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Smart Home

Let’s say you could implement something that could save you time, make your life easier, potentially save you money, and delight you a little bit every day. Would you do it?

Many of us here at AE and in The Dojo are fans of home automation for those reasons — if done right, home automation can make your life more convenient and even fun.

In this article, I’m going to take you through five of the most high-impact ways to automate your home. They’re things we use every day, and they’re part of my favorite category of productivity: you set them up once, and they pay you back over and over.

I Can Turn My Lights On By Myself, Thank You Very Much

So why would you want to implement home automation?

Let’s be honest: you aren’t going to save a lot of time eliminating the 2 seconds it takes to turn on and off a light switch when you enter and leave a room.

Home automation is about increasing convenience. You have enough on your plate trying to get everything done in the time you have to do it. The more little things you can eliminate, the less you need to deal with, and the more you can enjoy your downtime.

Home automation can give you peace of mind: no more worrying about whether you turned off (or left on) lights or left the garage door open.

If configured correctly, home automation devices like smart thermostats can (over time) save you money by using less energy to heat or cool your home when it’s not needed.

Finally, and I hope you will allow me to be shallow for a moment: smart devices just look nicer than their more traditional counterparts. Why are thermostats so ugly?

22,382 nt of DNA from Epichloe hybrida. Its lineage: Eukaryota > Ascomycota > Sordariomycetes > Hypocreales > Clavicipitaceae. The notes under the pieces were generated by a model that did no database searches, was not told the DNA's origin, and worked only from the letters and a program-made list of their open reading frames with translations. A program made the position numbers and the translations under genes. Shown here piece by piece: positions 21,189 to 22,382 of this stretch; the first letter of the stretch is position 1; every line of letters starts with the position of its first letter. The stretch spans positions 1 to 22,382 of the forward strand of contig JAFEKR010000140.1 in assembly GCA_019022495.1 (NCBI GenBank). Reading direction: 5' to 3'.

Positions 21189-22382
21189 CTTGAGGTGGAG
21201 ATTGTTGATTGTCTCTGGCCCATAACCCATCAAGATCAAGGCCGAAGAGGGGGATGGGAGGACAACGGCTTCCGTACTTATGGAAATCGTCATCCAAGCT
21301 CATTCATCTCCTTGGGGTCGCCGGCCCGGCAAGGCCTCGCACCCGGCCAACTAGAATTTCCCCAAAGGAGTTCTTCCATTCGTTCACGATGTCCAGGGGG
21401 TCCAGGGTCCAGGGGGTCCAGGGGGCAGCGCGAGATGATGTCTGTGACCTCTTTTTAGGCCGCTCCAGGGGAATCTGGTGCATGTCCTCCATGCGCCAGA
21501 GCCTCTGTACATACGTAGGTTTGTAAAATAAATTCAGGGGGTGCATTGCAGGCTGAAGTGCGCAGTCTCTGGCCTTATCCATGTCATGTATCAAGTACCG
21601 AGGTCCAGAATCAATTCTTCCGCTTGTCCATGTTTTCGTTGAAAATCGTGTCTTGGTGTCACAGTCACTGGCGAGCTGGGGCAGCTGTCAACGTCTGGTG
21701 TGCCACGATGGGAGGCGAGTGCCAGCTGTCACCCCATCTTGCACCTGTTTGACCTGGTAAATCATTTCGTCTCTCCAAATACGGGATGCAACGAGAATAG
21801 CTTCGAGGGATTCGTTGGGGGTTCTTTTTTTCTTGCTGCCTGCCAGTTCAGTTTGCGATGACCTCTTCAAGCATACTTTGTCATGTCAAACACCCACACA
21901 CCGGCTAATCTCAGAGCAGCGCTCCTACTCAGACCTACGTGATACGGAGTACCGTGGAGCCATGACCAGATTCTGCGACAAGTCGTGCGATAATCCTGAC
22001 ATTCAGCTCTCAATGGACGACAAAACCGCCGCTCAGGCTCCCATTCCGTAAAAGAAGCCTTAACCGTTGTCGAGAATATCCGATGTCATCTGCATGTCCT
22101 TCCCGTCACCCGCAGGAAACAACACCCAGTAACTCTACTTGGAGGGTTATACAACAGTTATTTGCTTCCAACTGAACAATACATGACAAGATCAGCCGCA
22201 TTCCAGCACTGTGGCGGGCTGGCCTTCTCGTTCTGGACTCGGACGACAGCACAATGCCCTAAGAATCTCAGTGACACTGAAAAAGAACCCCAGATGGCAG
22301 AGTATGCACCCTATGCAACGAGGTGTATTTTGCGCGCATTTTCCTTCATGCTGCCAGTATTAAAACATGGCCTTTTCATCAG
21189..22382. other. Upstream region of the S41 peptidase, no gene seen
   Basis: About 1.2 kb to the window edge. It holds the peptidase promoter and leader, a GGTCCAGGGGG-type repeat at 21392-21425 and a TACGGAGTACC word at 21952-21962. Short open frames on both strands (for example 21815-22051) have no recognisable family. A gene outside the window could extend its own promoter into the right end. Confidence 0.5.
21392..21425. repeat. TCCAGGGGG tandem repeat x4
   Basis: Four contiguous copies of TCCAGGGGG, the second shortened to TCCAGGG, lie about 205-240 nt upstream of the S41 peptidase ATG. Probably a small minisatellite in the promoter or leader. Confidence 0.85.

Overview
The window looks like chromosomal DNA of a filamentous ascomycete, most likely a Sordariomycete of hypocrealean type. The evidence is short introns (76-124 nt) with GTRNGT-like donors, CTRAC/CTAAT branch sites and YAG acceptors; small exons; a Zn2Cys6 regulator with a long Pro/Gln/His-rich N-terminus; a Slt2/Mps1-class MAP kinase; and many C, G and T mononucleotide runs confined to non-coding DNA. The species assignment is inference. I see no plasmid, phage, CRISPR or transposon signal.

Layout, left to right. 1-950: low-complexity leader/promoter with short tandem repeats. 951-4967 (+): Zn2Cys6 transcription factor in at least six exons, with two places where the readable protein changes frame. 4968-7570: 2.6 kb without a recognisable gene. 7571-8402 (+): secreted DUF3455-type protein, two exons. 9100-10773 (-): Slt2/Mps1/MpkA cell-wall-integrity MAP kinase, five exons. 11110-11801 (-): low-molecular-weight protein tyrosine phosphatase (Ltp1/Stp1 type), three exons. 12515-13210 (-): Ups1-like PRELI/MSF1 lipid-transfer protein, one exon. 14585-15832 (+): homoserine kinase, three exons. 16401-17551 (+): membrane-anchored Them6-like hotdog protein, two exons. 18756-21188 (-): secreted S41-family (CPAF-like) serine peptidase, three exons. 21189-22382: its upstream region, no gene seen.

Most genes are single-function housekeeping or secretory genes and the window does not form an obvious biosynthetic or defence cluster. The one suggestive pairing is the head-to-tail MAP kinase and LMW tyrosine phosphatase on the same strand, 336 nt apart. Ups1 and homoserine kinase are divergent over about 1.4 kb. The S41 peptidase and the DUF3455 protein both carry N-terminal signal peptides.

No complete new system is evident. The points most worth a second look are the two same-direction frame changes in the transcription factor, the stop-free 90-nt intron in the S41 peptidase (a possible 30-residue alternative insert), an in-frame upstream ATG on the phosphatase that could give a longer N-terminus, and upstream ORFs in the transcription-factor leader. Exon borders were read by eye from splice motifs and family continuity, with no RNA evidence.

5 Ways To Automate Your Home

#1: Old-School Light Timers and Sensors

It is very easy to get out of control when you enter the world of home automation.

Somehow in the last few years, automating your home has become equated with “smart homes”, but people have been doing home automation for decades!

You can spend a lot of money and introduce a lot of complexity to do something that this $9 timer will do perfectly:

Old-school light timer

Want the lights to come on when you enter the garage? You could set up an awesome HomeKit-enabled setup with smart lights and motion sensors. Or you could replace your light switch in the garage with this $14 switch.

Motion Sensor Switch

#2: Productive Appliances

The next category of home automation is what we call productive appliances.

What makes an appliance “productive”? It doesn’t have to be anything fancy or super high-tech. A productive appliance is an appliance that makes life easy and does things for you just the way you like it in a repeatable way.

Here’s a perfect example: Thanh likes having hard-boiled eggs. Can he make them himself? Sure, theoretically, but why would he when there is the VonShef Electric Egg Cooker in his life?

Vonshef Egg Cooker

He can put up to 7 eggs inside, start it, and he has perfect eggs just the way he likes every time, without him having to deal with it.

A similar (albeit more expensive) example is what we call the “Tea Robot” in the Dojo: the Breville One-Touch Tea Maker.

You just put the tea in, and it will automatically lower, raise, and steep your tea at just the right temperature every single time.

Breville Tea Robot

Again, do you need a tea robot to make tea? Of course not. But being able to hit a button and focus on something else while you have perfect tea every time is fantastic.